As an expert in the Financial Planning Association’s Coaches Corner program, I was asked to speak on a marketing panel and consult one-on-one with financial planners at the FPA’s annual conference last week in Minneapolis. I also was able to attend many presentations and heard helpful advice given to attendees.

In this article, I provide some of the common threads of advice I gave in those consultations as well as insights from high-profile speakers.

Focus On The Foundation Of Growth

I am the FPA’s coach focusing on business growth strategies, so it’s no surprise most of the attendees I met with came with growth questions.  They all had a sense of the growth rate they want to achieve, but very few had the long-term focus on what the foundation needs to look like to achieve their goals.

Kate Healy, managing director of generation next at TD Ameritrade Institutional, also noted in her presentation the lack of focus on the longer term. The FPA and SEI also revealed a study that showed advisors aren’t adequately considering the rapid changes that will affect their businesses over the next decade.

Healy pointed out the importance of diversity and gave tips about things like running intern programs and mentoring to develop internal talent.  “Mentorships are important to developing talent.  It is time-consuming, but it pays off,” she added.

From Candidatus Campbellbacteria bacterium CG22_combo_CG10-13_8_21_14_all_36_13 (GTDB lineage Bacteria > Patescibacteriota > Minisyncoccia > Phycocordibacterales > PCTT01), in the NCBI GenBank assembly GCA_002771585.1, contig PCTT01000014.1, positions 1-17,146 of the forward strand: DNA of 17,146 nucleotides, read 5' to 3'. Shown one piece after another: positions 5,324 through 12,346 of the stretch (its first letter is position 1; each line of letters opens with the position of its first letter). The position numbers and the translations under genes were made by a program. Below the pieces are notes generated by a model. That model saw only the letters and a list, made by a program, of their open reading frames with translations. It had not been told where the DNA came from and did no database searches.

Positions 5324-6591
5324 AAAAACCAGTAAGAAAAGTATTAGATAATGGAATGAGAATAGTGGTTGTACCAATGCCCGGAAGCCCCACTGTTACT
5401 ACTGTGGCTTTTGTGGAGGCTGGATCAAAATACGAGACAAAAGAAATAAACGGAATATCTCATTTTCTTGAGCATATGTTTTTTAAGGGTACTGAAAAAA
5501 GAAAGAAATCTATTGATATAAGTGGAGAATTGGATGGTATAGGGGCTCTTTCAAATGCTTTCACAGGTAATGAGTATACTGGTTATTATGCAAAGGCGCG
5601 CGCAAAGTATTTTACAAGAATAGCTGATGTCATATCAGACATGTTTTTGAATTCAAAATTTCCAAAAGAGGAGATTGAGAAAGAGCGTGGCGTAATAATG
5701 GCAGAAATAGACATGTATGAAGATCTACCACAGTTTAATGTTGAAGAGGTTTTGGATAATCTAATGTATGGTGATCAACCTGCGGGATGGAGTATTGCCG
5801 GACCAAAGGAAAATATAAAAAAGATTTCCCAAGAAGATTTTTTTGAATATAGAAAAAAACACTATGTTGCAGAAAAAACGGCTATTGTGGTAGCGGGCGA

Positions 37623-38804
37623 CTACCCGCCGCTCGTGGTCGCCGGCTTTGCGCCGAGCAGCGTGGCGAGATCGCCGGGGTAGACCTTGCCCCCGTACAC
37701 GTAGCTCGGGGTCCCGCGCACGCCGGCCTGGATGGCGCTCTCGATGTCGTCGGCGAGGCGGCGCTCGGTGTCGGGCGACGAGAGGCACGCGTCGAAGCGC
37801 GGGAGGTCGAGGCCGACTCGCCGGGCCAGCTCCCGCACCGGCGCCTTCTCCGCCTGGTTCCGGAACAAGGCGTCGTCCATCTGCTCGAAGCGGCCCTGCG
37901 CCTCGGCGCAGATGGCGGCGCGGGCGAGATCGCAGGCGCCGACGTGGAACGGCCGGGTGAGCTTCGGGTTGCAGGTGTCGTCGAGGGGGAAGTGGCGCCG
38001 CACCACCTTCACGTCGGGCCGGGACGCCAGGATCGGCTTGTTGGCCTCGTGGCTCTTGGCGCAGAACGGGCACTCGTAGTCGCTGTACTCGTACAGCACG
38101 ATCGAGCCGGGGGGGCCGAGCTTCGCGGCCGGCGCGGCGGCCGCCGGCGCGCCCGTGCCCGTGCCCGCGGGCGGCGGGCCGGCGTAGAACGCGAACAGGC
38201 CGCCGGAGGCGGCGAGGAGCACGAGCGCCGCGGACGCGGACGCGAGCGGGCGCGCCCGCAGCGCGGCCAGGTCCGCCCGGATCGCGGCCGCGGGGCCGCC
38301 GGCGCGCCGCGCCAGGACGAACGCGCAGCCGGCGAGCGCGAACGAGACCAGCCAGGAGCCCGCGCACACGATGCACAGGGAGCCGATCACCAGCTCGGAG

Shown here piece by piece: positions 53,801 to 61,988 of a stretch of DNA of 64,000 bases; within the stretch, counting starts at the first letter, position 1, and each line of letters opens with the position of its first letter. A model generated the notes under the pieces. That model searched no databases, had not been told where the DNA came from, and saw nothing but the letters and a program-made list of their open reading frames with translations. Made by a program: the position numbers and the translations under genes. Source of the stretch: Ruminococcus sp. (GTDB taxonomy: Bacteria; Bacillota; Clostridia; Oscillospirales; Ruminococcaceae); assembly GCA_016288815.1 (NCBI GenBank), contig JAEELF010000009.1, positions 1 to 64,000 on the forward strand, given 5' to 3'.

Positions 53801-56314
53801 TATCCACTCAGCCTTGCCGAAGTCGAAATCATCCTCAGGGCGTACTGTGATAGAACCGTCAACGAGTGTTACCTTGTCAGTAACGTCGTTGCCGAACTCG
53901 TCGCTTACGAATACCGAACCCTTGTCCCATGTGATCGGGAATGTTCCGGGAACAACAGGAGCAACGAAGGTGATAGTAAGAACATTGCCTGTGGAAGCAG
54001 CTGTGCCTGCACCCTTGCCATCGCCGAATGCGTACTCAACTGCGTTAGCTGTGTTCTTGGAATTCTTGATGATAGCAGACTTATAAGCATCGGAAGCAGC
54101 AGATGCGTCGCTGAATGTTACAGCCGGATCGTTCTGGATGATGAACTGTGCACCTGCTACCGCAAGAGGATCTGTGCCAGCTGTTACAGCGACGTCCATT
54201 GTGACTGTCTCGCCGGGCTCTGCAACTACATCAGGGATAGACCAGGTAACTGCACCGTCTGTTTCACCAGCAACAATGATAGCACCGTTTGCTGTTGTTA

Healy also cautioned that financial planners should not have the expectation that new advisors, many right out of school, be fully responsible for the growth of the business. “There is no other profession that requires people to get out of college and bring in their own clients,” she said. It is not fair that our industry pushes the ‘eat what you kill’ mentality, she said.

Too often growth is hindered by bad human capital strategies.  “We are notoriously bad in this industry at hiring,” said Healy, because many are often too slow to bring in needed additions to staff to sustain longer-term success.

Be Self-Aware

One of the key things that I found with the advisors who came in for consultations is that they did not have well thought-out plans, even though they are planners by profession.

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